The 10:4:1 Ratio — Or, The Only B2B Social Media Advice You Need

You’ve created your Facebook page, your Twitter account, and your LinkedIn profile.

So, time to flood those channels with all that awesome content you have and all those sweet deals you’re pushing, right?


Your company is awesome. You love your company. So, why wouldn’t everyone else be lining up to hear what you have to say?

Ultimately, because you haven’t earned their trust. Without it, you’re just one more IT company claiming to be the best at cybersecurity, one more construction company claiming you really do actually do it cheaper and better, amid an ocean of hashtags nobody reads except every other company making those exact claims.

That’s where the 10:4:1 rule comes in.

How The 10:4:1 Rule Earns That Trust

Social media gives anyone a voice — but no one has to listen to it. You have to show you’re worth their time.

Now, if you’ve actually got a treasure trove of original stories to share that you add to daily, like a newspaper, then by all means, disregard this advice. But for everyone else, your social media channel likely isn’t a direct means of your clients consuming your product. It’s a marketing channel.

People aren’t stupid. They do know that. They’re not going to go from stranger to follower you for the exciting chance to learn more about your products. Remember, in the modern buying paradigm, the customer will do significant interest on their own terms.

If you want to earn their attention, you have to be helpful.


The 10: Helpful Content — You Didn’t Create

Share other content? But won’t the customer just go elsewhere? Here’s why you should do it:

  • You’ll be providing helpful information at a higher frequency than you can do alone
  • People value social media feeds that are useful much more than they do those that are always trying to sell them something
  • You’ll appear in-tune with current events, knowledgeable in your field, and a lot more trustworthy

You don’t have to send people to your competitors — but you shouldn’t be worried that having them follow a link to some other site is going to lose them. If you can’t put that much faith in your customer, why would they ever put it in you?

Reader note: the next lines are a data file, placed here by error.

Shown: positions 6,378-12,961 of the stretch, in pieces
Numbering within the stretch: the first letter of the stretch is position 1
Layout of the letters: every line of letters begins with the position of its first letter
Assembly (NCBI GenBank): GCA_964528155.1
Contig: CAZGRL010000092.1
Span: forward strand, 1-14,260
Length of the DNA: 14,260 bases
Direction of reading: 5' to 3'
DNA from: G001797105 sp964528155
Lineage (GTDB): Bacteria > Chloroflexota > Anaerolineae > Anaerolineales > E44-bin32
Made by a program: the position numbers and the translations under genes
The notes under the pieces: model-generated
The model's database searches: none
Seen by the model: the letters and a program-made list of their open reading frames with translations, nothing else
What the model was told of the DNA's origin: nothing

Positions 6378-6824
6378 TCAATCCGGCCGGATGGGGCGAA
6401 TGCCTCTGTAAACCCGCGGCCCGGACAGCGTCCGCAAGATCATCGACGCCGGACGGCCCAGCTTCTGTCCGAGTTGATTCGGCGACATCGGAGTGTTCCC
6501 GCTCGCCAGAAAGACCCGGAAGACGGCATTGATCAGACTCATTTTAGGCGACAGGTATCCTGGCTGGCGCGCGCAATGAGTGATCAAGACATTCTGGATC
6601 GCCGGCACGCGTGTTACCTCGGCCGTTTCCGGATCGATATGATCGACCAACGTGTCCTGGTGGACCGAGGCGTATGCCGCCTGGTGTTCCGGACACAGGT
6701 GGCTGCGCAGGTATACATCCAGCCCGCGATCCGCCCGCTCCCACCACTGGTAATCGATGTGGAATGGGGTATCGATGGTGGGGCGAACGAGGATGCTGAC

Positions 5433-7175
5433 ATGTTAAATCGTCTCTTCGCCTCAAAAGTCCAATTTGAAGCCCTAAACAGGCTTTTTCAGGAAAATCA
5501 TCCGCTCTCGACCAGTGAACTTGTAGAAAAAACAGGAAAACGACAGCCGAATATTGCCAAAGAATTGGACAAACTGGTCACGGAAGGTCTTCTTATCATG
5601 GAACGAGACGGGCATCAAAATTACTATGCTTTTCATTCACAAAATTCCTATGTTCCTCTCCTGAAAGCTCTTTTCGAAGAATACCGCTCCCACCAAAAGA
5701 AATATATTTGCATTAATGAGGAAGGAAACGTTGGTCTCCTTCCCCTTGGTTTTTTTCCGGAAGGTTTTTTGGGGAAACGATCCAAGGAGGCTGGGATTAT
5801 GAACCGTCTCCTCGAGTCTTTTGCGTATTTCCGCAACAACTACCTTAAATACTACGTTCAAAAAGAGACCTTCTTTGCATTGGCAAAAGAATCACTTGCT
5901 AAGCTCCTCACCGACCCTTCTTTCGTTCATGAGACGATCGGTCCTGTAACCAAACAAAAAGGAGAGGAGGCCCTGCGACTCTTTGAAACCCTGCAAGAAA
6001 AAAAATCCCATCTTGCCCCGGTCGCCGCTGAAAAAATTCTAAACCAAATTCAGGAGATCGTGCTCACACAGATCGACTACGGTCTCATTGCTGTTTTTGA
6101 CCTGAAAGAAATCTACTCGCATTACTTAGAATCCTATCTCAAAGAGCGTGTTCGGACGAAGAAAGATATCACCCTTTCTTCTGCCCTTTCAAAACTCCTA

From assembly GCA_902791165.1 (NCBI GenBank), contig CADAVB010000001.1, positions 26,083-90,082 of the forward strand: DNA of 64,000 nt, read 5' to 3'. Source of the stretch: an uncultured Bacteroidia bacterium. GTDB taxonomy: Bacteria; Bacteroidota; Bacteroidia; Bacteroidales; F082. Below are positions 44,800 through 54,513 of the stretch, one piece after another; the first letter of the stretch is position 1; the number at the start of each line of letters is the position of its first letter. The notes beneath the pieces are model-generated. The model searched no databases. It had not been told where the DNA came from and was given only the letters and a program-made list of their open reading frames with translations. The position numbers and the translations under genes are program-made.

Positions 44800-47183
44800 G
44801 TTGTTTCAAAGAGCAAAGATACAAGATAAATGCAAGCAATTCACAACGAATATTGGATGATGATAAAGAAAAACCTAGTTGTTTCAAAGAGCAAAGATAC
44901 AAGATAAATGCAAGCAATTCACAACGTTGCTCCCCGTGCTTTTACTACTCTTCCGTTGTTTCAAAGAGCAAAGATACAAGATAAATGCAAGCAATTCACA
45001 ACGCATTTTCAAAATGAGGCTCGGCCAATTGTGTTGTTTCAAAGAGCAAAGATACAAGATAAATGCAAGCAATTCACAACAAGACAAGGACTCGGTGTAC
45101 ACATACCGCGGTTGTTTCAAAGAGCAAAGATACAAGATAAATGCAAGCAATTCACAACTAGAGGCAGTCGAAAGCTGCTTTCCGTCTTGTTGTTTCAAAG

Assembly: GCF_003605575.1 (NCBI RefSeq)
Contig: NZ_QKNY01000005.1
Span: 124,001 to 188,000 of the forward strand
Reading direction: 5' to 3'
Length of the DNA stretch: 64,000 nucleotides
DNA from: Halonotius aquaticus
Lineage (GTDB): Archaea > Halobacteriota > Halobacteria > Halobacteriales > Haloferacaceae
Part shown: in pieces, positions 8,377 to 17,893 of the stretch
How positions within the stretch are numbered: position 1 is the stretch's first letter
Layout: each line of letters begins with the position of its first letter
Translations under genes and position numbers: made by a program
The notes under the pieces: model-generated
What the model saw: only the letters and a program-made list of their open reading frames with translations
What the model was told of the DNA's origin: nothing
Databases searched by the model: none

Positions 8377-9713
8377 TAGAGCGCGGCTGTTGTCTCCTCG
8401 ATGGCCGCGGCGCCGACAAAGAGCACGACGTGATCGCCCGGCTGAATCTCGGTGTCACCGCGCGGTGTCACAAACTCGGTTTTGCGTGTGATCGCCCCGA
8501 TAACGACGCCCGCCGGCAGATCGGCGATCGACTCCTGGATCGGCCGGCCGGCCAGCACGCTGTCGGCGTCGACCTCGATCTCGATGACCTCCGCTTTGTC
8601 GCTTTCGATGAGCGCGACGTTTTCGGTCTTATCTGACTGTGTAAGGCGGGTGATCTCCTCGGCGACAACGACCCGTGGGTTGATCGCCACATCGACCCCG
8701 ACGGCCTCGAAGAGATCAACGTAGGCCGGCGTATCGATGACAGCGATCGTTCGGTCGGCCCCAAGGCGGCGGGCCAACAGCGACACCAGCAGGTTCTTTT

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People online are looking for the content they want to consume — not a sales pitch

This is where you need to put the work in, though. Follow trade publications. Associations. Industry-relevant sections of mass media. Particular journalists or influencers who frequently write on your industry. Make up your own list of potential shareable news — and encourage your staff to do the same.

If Joe in sales just had a conversation with you about a neat article he read about growth in the industry you serve, chances are it’s good enough to start a conversation about online, right?

Gather your sources and for every 15 social media posts you plan to publish, have 10 of them be links to these third parties.

The 4: Your Chance to Offer a Hand

Now that you’ve proven you’re a source worthy of some attention and trust, you can fit your own content in.

Any modern marketing strategy should involve a hefty dose of content marketing — which probably means a lot of blogging. Blogs are an opportunity to offer bite size advice about common problems your potential customers are facing.

For every 15 posts, have four be from your own knowledge base. This lets you know your readers that you do produce value yourself and can be of direct help — without coming across as too pushy.

The 1: The Sales Pitch

You do get to make a sales pitch — but only once per 15 posts. Again, it’s a matter of not being salesy, and balancing the amount of helpful content you’re providing.

Use this as an opportunity to showcase an offer. This could be some fantastic gated content you have, a free trial of your software, or even the actual purchase of a product or service.

Don’t squander these posts! People will allow you the chance to make a pitch — but the important point is, it’s only because you’ve earned that chance. If you exploit that chance too far, people will tune out — and unfollow.

Why 10:4:1?


This is just the ratio that seems to work, relatively repeatedly, across a wide range of businesses.

It just feels right to people. In an age where your customer has a heightened awareness of being advertised and marketed to wherever they go, whether in the physical or digital worlds, you simply can’t overstep boundaries if you hope to cultivate good, mutually beneficial relationships.

Provide helpful content at about this ratio, and you’ll see your social media power grow — and even though you’re pitching proportionately less, your conversions will rise to more than compensate.

Keep on keeping on the way you have? Count on this ratio instead: 0 Likes, 0 Shares, 0 New Follows.

At Flawless Inbound, we help companies improve their marketing, sales, and service efforts through Sales, Marketing, and Service Enablement. This includes a solid program of social media coaching and content creation. To find out more about how we can help your marketing strategy, start here.